Cardiomyocyte hypertrophy and cell death are often observed in the end stages of heart failure. The triggers of these two cellular processes are not known under most pathological conditions. Oxidants are byproducts of aerobic metabolism. The level of oxidants increases as a result of ischemic reperfusion. Using H9C2 and primary cultured neonatal rat cardiomyocytes, we found that a 2-h pulse treatment with H2O2 at 250 μM or lower caused activation of DEVD sequence specific caspases. The activity of DEVD-ase peaked with 200 μM H2O2 at 24 h. While a fraction of the cells detached and showed nuclear condensation, the majority of the cells (>55%) survived the treatment and appeared to enlarge when cultured for 5 days. These cells showed increases in cell surface area, cell volume, and protein content. With 200 μM H2O2, treated cells appeared to be six times bigger in volume and contained three times more protein per cell than untreated cells. The enlarged cells showed enhanced actin stress fibers and disrupted myofibrils. Our data indicate that while H2O2 can cause cell death, the surviving cardiomyocytes undergo hypertrophy.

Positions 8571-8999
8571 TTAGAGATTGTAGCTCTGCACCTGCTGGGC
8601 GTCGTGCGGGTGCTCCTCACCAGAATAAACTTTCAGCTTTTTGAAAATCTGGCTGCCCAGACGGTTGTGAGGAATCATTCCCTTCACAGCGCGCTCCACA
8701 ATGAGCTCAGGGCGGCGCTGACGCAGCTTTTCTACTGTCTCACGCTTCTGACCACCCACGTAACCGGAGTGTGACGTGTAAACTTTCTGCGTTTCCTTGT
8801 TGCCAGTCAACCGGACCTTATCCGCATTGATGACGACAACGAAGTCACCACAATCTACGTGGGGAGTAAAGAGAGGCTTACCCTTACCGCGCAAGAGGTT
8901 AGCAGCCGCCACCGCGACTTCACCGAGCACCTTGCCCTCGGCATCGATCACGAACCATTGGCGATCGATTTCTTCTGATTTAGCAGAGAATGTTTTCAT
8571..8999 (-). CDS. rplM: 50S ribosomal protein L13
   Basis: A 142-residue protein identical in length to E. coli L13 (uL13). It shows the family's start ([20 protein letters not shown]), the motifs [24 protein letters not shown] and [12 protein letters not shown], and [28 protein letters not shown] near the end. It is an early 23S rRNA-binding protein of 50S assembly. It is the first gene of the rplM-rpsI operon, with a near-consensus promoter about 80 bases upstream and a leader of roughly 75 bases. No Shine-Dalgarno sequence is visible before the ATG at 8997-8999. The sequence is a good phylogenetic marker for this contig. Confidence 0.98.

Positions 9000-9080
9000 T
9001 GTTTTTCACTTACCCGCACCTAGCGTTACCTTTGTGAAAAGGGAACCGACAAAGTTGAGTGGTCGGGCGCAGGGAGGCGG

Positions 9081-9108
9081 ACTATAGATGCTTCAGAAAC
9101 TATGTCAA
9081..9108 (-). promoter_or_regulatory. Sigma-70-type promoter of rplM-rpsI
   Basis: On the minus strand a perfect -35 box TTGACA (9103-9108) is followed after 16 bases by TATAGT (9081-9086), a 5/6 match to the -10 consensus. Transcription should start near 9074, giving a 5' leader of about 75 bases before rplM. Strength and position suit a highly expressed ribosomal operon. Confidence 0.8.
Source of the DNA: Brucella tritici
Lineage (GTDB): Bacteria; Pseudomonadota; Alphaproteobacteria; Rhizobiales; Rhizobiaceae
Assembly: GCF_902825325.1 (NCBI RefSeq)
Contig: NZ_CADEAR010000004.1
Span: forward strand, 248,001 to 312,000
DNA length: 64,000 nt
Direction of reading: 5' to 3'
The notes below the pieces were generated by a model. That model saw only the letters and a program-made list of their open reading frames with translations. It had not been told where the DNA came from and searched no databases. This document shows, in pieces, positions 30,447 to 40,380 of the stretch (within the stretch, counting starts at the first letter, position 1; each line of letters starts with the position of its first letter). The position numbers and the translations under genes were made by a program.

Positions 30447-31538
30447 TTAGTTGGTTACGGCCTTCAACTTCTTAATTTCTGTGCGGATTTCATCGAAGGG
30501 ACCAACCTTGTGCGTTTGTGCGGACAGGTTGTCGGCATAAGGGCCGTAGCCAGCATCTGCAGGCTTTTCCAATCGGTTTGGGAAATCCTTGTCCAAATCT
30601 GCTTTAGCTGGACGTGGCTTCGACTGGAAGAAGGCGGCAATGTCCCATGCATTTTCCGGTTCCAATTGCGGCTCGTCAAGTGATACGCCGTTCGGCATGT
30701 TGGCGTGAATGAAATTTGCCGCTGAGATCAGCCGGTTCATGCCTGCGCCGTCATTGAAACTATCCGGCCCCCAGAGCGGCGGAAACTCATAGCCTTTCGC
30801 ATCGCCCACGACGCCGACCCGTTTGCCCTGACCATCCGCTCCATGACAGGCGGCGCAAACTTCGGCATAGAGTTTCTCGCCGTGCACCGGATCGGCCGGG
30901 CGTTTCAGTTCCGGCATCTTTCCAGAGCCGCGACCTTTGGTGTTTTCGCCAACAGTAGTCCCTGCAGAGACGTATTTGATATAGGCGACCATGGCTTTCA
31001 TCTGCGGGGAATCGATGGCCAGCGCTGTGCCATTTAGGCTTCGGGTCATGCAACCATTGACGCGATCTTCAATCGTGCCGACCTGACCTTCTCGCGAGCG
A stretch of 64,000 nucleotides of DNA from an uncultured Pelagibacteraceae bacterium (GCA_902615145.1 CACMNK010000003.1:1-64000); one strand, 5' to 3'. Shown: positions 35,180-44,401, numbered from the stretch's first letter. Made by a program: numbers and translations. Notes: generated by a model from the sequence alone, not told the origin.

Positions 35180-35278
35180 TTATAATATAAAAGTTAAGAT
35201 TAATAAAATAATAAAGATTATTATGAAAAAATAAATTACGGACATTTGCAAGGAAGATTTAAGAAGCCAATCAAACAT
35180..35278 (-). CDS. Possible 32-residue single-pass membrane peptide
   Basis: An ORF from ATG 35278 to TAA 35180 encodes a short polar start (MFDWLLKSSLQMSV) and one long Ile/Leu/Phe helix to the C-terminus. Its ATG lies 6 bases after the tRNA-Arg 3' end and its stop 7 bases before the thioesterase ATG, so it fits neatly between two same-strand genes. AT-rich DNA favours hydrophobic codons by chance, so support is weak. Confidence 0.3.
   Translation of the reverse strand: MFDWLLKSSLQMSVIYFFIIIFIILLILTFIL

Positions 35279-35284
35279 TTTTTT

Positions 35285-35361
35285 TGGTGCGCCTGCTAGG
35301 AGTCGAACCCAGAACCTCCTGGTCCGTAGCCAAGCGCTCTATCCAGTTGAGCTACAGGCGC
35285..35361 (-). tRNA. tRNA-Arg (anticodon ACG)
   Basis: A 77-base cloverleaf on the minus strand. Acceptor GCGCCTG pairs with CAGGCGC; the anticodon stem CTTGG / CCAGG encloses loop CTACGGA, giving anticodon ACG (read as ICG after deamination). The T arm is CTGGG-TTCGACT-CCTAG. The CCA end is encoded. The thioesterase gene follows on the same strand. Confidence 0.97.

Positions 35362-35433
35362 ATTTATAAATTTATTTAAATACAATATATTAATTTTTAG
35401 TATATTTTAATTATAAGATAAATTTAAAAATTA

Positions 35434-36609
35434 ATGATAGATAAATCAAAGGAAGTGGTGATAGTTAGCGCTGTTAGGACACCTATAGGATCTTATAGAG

ASJC Scopus subject areas
- Molecular Biology